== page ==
US concerns reportedly raised over Huawei involvement in 5G network

US concerns reportedly raised over Huawei involvement in 5G network

Washington has stepped-up efforts to try and prevent Downing Street from backing Chinese technology firm Huawei’s involvement in the 5G communications network, it has been reported.

Senior US officials presented the British Government with information to persuade it not to allow the Chinese tech firm to get a lucrative foothold in the UK market, according to the Financial Times.

The newspaper said technical information was put forward in a meeting between US and British security officials on Monday.

The FT said there were growing expectations that Prime Minister Boris  Johnson would decide in favour of allowing the use of Huawei equipment in some “non-core” parts of the network, with a final decision due later in January.

Huawei argues it is a private firm – in no meaningful sense is that correct

It comes after Tory MP Bob Seely called for the Foreign Affairs Committee to open an immediate investigation into Huawei’s suitability for use in Britain’s 5G network.

Bob Seely said Huawei “to all intents and purposes is part of the Chinese state” and a deal with the tech giant would allow Beijing to access the UK’s network.

Mr Seely, who sat on the Foreign Affairs Committee in the last Parliament, added that it is “an extraordinarily important issue” on which the Government should be listening to the US and Australia.

He told MPs during the Queen’s Speech debate that Huawei is “the subject of US investigation for fraud and commercial espionage”.

US officials presented the Government with information to persuade it not to allow Huawei  to get a foothold in the UK market, it is reported (PA)
US officials presented the Government with information to persuade it not to allow Huawei to get a foothold in the UK market, it is reported (PA)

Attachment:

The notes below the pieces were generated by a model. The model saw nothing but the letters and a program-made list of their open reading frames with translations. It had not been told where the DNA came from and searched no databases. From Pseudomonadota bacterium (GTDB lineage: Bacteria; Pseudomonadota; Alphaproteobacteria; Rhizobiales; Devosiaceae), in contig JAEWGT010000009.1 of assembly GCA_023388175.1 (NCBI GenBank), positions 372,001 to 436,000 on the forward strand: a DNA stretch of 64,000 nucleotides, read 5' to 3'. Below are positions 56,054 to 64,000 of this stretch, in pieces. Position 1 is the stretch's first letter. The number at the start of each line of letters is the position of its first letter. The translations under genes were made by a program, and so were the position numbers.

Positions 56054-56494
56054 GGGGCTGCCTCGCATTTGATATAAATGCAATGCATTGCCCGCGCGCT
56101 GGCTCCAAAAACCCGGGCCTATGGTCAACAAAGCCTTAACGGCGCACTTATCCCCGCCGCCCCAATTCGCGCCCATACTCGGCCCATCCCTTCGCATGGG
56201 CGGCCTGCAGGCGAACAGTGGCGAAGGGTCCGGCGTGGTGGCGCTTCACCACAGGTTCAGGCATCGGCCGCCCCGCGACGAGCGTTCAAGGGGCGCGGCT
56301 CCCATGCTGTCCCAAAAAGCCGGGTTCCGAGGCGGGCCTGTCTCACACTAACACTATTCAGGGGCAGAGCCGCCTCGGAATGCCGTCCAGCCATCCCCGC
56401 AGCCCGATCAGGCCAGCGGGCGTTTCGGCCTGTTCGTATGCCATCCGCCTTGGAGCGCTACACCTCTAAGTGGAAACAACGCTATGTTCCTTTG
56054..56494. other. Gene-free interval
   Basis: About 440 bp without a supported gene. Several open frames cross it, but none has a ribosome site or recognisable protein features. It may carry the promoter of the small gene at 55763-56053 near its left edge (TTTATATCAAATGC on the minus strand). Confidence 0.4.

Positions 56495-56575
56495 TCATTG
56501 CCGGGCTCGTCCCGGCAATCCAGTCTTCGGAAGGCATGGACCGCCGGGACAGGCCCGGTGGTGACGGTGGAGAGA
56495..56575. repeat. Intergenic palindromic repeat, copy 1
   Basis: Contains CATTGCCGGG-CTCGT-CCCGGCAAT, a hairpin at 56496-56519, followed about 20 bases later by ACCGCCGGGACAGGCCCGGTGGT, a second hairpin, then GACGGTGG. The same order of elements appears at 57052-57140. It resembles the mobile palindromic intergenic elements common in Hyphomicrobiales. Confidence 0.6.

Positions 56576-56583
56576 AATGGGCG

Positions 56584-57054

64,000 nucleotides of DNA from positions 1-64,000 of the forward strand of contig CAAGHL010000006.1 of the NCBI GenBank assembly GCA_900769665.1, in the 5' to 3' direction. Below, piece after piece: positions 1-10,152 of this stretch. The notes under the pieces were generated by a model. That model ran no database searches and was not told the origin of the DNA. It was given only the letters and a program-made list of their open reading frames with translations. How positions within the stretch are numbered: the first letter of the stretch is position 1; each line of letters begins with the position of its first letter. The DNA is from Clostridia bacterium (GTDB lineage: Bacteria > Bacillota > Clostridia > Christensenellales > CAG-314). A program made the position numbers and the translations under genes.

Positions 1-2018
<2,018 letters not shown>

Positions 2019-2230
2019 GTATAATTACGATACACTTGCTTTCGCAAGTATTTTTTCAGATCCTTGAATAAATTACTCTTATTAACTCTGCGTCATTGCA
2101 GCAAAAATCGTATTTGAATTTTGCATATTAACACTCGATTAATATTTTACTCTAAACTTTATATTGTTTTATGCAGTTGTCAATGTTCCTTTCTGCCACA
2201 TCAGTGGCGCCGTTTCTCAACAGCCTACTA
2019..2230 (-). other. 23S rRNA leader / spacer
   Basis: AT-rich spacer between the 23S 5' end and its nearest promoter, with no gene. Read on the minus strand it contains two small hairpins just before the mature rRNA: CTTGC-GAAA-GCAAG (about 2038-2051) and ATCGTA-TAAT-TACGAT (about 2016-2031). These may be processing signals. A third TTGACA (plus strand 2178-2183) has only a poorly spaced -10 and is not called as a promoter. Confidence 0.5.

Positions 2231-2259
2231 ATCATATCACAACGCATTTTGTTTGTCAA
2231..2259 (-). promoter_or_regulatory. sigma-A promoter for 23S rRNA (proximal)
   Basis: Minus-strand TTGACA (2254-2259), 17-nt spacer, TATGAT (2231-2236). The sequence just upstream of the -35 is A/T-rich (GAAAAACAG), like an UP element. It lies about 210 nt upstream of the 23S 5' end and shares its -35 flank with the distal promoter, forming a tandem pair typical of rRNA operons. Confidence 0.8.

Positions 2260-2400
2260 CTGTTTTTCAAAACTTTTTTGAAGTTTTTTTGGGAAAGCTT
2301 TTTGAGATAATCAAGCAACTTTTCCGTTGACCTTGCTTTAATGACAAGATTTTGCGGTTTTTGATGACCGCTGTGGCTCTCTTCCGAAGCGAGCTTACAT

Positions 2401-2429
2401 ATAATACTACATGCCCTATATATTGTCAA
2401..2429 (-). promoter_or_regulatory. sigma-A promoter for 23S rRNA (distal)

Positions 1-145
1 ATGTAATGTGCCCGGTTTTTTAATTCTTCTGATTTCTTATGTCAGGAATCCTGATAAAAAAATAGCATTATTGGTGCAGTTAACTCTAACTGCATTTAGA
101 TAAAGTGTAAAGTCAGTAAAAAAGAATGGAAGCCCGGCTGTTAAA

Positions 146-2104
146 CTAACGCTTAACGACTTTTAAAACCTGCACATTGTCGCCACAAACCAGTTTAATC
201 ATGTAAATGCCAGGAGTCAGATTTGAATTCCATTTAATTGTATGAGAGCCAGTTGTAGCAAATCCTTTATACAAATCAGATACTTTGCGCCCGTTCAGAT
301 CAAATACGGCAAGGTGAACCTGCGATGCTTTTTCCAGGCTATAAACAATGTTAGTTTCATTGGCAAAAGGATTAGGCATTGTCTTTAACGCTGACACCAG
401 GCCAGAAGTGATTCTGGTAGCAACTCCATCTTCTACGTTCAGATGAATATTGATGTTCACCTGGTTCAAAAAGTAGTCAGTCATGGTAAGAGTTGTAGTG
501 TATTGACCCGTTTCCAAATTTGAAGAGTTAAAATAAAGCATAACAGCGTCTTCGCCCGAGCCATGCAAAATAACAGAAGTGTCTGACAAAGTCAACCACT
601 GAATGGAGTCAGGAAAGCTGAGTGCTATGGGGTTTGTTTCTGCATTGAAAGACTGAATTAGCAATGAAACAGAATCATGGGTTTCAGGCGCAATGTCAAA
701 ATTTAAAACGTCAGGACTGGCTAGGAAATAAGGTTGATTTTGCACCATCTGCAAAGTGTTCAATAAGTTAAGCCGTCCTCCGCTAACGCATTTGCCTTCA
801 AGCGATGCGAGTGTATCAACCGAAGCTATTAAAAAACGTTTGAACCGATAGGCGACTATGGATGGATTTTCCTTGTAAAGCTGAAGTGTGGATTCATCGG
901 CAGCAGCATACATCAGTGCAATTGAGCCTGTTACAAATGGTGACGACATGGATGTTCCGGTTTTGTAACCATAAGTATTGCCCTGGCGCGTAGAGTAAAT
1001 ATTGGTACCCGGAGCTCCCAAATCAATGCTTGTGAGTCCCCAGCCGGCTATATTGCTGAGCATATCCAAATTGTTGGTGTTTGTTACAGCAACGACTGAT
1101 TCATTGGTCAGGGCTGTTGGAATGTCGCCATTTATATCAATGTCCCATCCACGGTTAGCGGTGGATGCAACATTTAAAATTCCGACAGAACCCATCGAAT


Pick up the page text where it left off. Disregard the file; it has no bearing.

Mr Seely continued: “Sadly I feel that the debate over Huawei is marked by dangerous levels of misunderstanding and sometimes disinformation.

“For example, Huawei argues it is a private firm – in no meaningful sense is that correct.

“Huawei, to all intents and purposes, is part of the Chinese state and allowing Huawei a role in the 5G network is effectively to allow China and its agencies access to our network, and to say otherwise is simply false.”

Foreign Office minister Andrew Stephenson said a final decision will be “taken in due course”, adding: “The Government will consider the full range of risks when making this decision.”

More on this topic

Huawei: US ban is still unfairHuawei: US ban is still unfair

Huawei Mate 30: challenging convention and delivering unrivalled user experienceHuawei Mate 30: challenging convention and delivering unrivalled user experience

Huawei Mate 30 pro’s stop five featuresHuawei Mate 30 pro’s stop five features

Estonia to restrict government use of Huawei 5G technologyEstonia to restrict government use of Huawei 5G technology

More in this Section

Sajid Javid issues post-Brexit warning to business leadersSajid Javid issues post-Brexit warning to business leaders

Markets jump despite fresh US-China concernsMarkets jump despite fresh US-China concerns

Alexa privacy fears prompt action from EU data chiefAlexa privacy fears prompt action from EU data chief

Wicklow County Council puts brakes on Seán FitzPatrick's Greystones house-build planWicklow County Council puts brakes on Seán FitzPatrick's Greystones house-build plan


Lifestyle

The actor knows how to impress when it comes to high profile events.6 times Katie Holmes wowed on the red carpet

Glamour, fun and feathers all feature in this year’s hottest looks – but first and foremost, individual style rules.10 on-trend ways to transform your home in 2020

Abi Jackson shares the enduring appeal of Pooh Bear’s wisdom on Winnie-the-Pooh Day – author A.A. Milne’s birthday.Winnie-the-Pooh Day: The wellbeing lessons we can learn from Pooh Bear

We asked three experts for the low-down on shampooing frequency.How often should you really wash your hair?

More From The Irish Examiner